By Romeo San Vicente
Best news of 2016 so far: Cynthia Nixon as Emily Dickinson.
Repeat this news aloud to yourself and get very excited: Cynthia Nixon is going to be in another movie that is not at all related to Sex and the City. That’s the first bit of glad tidings. The next is that she will play reclusive American poet Emily Dickinson. And finally, she will be doing it for the incredible British director Terence Davies (The Deep Blue Sea, Distant Voices Still Lives, The House of Mirth). A Quiet Passion, which we assume is about the poet’s later, primarily housebound years (Nixon is 48, Dickinson died at age 55, and quiet melancholy is a Davies trademark), co-stars Jennifer Ehle and Keith Carradine, and will have its world premiere at next month’s Berlinale. You’d think that by this point in her acclaimed career Nixon would have already been allowed to sink her teeth into a good period biopic of an important woman, but you’d be wrong. Well, now is that time. Introverts and literary enthusiasts, this is your Star Wars. Begin counting down to its American release.
Gaycation, all I ever wanted
It was only a matter of time before VICE made its next big leap, from the Internet to actual television. Enter the Viceland Channel (possibly not the name they’re going to keep), which launches very, very soon, with a variety of programming for people who barely sit in front of TV screens at all. But here’s a good reason to park it on the couch: Gaycation, Ellen Page’s travel show. That’s right, Ellen Page is getting her own Taradise, only this one will take its host around the world to see what LGBT life is like in other countries. We’re hoping it includes the footage of Page confronting homophobic Republican Presidential candidate (yes, we know, redundant) Ted Cruz at that state fair, because that was amazing. Perhaps even slightly more amazing than watching Tara Reid jump up and down blowing a whistle at a party in Ibiza. OK, actually, the same amount of amazing. Will watch. Sometime in late February, we hear.
Todd Haynes joins a psychedelic ’70s rock cult
For over 25 years, queer filmmaker Todd Haynes has created meticulously detailed worlds that often intersect with fantasies about rock ’n’ roll (Superstar: The Karen Carpenter Story, Velvet Goldmine, I’m Not There) and the painful realities of women’s lives (Mildred Pierce, Carol, Safe and, well, Superstar: The Karen Carpenter Story). This makes his next project feel like the perfect fit: a TV series based on the story of the early 1970s grooviest free-love-rock-and-roll-health-food cult, The Source Family. Led by the charismatic Father Yod, the Los Angeles-based Source Family had a band, a restaurant, astoundingly shiny outfits, and, as is often the case, internal dissension. Haynes’ TV project is in its infancy, so don’t expect anything anytime soon, but this news is, as they once said, “far out.” In the meantime, your homework assignment is waiting for you on Netflix, the documentary feature The Source Family. You need this.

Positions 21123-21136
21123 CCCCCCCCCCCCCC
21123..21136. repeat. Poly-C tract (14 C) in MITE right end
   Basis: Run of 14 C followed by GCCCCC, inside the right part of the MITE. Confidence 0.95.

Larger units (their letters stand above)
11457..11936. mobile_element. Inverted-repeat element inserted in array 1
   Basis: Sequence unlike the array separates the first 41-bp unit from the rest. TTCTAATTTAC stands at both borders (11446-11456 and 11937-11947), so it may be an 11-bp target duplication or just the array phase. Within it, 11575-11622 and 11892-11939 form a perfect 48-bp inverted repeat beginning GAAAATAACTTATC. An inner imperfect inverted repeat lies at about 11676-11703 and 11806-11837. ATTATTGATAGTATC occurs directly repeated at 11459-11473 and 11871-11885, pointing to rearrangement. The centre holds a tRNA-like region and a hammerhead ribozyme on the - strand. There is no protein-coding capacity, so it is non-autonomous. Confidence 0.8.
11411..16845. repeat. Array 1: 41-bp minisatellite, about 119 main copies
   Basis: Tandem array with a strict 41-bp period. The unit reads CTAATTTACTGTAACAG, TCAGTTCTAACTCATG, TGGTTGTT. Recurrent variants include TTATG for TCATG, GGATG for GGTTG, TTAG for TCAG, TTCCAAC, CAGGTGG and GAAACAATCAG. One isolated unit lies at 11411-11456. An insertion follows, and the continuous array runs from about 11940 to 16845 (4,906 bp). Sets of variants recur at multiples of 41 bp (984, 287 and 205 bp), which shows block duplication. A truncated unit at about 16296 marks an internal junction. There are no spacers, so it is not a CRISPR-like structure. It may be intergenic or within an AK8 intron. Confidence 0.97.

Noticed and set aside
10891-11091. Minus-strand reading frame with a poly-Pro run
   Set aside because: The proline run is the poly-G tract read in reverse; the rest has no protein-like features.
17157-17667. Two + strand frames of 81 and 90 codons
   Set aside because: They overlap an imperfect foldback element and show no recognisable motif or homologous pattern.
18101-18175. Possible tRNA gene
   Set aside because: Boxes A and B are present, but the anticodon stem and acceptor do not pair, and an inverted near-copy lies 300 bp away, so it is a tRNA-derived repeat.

They finally cast that Mapplethorpe movie
Which Mapplethorpe movie, you ask? Answer: Exactly. Can you keep track of all the people who want to make a movie about Robert Mapplethorpe and/or Patti Smith’s memoir Just Kids, which is about her and Robert Mapplethorpe? Would you believe us when we tell you that one of these projects is actually moving forward and has two lead actors? Maybe? OK, then here it is: Matt Smith, who is nerd-famous for playing Doctor Who in the BBC series Doctor Who, is taking the title role in Mapplethorpe, alongside Girls star Zosia Mamet as Patti Smith, for writer-director Ondi Timoner. Timoner is the acclaimed filmmaker behind 2004’s Dig and 2015’s Brand: A Second Coming, the somewhat controversial Russell Brand documentary (he participated in it and now dislikes it). Next questions: Will it really happen? Will someone else beat this one to the punch? Will Mariah Carey suddenly just decide to direct her own quickie version for Lifetime? We’ll be waiting. Impatiently.
Photo Credit: indiewire.com
Romeo San Vicente never realized you wrote such bloody awful poetry. He can be reached in care of this publication.